The Farrell's Crash is one of Sacramento's most horrific tragedies, in which 23 people - 12 of them children - were killed and 25 injured at Farrell's ice cream parlor after an vintage jet skidded into it from Sacramento Executive Airport on Sunday, Sept. 24, 1972. At the time, it was described as the worst air-ground accident in U.S. history.

The former military jet, a Canadian F-86 Sabre, was privately owned and used for promotional tours.  The jet failed to take off properly during its departure at the conclusion of a weekend air show.  It ran off the end of the runway, crossed Freeport Boulevard, and crashed directly into the restaurant.  Two people were killed in their car, twenty killed in the restaurant, and one person was struck by a car and killed while rushing to the scene.  Many of the parlor's patrons were celebrating a birthday following a youth league football game.  One family of four was killed, and another family lost nine members.  The National Transportation Safety Board later concluded that the pilot had tried to lift off too quickly.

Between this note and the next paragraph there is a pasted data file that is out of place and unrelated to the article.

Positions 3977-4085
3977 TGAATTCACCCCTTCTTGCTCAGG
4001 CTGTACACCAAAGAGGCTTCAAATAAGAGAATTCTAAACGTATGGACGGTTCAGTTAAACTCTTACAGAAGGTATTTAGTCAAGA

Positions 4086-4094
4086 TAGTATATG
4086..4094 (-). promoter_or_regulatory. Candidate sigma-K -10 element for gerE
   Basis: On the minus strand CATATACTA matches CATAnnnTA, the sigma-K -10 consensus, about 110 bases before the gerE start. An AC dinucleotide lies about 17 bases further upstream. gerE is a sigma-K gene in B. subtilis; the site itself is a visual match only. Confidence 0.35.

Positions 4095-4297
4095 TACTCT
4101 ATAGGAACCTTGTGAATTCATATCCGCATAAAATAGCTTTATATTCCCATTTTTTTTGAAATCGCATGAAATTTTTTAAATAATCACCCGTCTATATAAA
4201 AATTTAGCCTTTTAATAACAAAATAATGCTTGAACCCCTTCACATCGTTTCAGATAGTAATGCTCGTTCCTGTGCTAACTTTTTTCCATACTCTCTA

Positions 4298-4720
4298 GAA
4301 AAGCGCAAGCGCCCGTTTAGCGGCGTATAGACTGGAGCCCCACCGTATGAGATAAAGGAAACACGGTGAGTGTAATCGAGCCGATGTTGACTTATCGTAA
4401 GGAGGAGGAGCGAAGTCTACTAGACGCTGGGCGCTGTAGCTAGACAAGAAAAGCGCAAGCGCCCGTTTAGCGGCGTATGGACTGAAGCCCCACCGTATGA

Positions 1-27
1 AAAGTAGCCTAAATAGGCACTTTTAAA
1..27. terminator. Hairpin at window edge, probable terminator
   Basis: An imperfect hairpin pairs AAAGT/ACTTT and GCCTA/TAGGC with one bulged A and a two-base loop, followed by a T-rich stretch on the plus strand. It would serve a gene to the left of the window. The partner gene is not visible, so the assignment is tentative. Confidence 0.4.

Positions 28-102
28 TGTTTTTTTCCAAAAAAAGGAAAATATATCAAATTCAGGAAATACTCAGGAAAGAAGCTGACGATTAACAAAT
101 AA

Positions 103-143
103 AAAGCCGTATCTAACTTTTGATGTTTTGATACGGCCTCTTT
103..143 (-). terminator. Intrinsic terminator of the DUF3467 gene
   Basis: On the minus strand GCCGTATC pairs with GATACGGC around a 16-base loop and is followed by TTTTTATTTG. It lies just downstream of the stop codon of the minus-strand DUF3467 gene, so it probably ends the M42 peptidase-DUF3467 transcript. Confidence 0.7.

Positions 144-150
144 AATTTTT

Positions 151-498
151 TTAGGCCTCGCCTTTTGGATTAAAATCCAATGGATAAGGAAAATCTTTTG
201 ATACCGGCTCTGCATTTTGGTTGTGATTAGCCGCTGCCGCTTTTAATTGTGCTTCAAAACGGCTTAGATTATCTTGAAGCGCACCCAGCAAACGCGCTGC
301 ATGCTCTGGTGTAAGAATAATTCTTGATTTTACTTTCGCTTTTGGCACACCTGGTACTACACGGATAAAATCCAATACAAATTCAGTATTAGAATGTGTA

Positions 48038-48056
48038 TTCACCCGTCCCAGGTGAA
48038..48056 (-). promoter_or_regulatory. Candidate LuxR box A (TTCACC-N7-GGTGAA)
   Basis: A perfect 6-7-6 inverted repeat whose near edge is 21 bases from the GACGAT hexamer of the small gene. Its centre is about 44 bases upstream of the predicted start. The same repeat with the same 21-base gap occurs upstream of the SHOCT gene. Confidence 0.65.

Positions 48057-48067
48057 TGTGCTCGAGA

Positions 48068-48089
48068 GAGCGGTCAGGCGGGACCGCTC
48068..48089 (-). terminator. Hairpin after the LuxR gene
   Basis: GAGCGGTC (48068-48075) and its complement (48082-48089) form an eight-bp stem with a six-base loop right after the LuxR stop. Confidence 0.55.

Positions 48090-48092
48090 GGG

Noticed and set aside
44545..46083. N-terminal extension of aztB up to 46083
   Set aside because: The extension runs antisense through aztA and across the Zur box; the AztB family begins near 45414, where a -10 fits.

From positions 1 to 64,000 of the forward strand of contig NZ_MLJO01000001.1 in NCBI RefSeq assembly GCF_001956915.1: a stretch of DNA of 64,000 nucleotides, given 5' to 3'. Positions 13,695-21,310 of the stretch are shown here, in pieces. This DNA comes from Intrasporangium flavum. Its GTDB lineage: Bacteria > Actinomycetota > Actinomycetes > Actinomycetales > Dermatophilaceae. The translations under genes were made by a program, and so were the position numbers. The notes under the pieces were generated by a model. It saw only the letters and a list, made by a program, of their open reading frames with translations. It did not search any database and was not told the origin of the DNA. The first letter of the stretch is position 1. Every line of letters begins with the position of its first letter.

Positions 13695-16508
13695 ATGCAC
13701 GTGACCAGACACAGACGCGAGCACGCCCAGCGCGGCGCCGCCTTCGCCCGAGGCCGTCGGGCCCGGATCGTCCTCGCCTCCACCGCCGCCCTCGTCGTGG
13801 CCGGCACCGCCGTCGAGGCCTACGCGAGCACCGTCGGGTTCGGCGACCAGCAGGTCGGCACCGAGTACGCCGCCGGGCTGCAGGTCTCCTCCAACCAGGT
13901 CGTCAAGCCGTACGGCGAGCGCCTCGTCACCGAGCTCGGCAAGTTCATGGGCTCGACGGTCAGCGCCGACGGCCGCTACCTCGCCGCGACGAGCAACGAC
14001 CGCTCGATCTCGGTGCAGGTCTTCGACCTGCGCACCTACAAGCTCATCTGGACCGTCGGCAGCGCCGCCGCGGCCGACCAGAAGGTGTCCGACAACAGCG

In the aftermath of the crash, Sacramento Fire Department captain Cliff Haskell convinced the Sacramento Area Fire Fighters Local 522 to allow him to begin to work establishing a specialized burn unit for the area. Cliff’s initial fundraising campaigns formed the Firefighters Burn Institute in December 1973.

Leatherby's Creamery moved to the same shopping center, close to the location of Farrell's in 1984. Eventually, the parlor closed down after the city refused to let it expand its seating from 60 patrons to 120. The City Council, voting 7-2, argued that the location was unsafe for so many patrons, since it was still in the path of the runway from which the Farrell's crash originated.

In 2002, the Sacramento police and fire departments moved into the shopping center. In 2003, a memorial to the victims was built near what once was Farrell's front door.